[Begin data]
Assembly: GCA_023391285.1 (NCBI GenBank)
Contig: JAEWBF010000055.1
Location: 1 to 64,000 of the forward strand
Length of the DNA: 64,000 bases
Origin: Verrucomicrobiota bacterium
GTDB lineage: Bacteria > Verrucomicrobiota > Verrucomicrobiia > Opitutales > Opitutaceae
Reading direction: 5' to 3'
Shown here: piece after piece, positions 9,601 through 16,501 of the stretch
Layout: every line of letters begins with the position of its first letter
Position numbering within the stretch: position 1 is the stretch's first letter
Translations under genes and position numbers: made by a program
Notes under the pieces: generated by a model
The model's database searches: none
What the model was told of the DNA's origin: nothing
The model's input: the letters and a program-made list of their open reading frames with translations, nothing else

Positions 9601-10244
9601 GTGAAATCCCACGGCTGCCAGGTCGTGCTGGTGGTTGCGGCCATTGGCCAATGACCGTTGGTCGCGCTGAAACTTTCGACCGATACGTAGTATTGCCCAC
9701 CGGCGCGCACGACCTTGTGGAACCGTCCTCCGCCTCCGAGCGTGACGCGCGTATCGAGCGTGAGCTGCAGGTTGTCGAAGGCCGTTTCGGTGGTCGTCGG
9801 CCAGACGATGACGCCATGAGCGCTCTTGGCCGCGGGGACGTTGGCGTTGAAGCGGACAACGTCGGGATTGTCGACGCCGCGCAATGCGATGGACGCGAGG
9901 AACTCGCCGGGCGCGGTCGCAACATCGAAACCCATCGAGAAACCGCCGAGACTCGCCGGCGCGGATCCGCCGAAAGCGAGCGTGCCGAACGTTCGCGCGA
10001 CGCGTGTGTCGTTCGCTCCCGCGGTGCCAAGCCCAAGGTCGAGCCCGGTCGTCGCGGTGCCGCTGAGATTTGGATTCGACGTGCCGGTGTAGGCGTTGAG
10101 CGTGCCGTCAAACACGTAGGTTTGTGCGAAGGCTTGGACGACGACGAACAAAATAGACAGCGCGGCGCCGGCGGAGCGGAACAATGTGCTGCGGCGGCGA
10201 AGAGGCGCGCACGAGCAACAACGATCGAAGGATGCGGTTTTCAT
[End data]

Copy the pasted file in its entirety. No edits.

Assembly: GCA_023391285.1 (NCBI GenBank)
Contig: JAEWBF010000055.1
Location: 1 to 64,000 of the forward strand
Length of the DNA: 64,000 bases
Origin: Verrucomicrobiota bacterium
GTDB lineage: Bacteria > Verrucomicrobiota > Verrucomicrobiia > Opitutales > Opitutaceae
Reading direction: 5' to 3'
Shown here: piece after piece, positions 9,601 through 16,501 of the stretch
Layout: every line of letters begins with the position of its first letter
Position numbering within the stretch: position 1 is the stretch's first letter
Translations under genes and position numbers: made by a program
Notes under the pieces: generated by a model
The model's database searches: none
What the model was told of the DNA's origin: nothing
The model's input: the letters and a program-made list of their open reading frames with translations, nothing else

Positions 9601-10244
9601 GTGAAATCCCACGGCTGCCAGGTCGTGCTGGTGGTTGCGGCCATTGGCCAATGACCGTTGGTCGCGCTGAAACTTTCGACCGATACGTAGTATTGCCCAC
9701 CGGCGCGCACGACCTTGTGGAACCGTCCTCCGCCTCCGAGCGTGACGCGCGTATCGAGCGTGAGCTGCAGGTTGTCGAAGGCCGTTTCGGTGGTCGTCGG
9801 CCAGACGATGACGCCATGAGCGCTCTTGGCCGCGGGGACGTTGGCGTTGAAGCGGACAACGTCGGGATTGTCGACGCCGCGCAATGCGATGGACGCGAGG
9901 AACTCGCCGGGCGCGGTCGCAACATCGAAACCCATCGAGAAACCGCCGAGACTCGCCGGCGCGGATCCGCCGAAAGCGAGCGTGCCGAACGTTCGCGCGA
10001 CGCGTGTGTCGTTCGCTCCCGCGGTGCCAAGCCCAAGGTCGAGCCCGGTCGTCGCGGTGCCGCTGAGATTTGGATTCGACGTGCCGGTGTAGGCGTTGAG
10101 CGTGCCGTCAAACACGTAGGTTTGTGCGAAGGCTTGGACGACGACGAACAAAATAGACAGCGCGGCGCCGGCGGAGCGGAACAATGTGCTGCGGCGGCGA
10201 AGAGGCGCGCACGAGCAACAACGATCGAAGGATGCGGTTTTCAT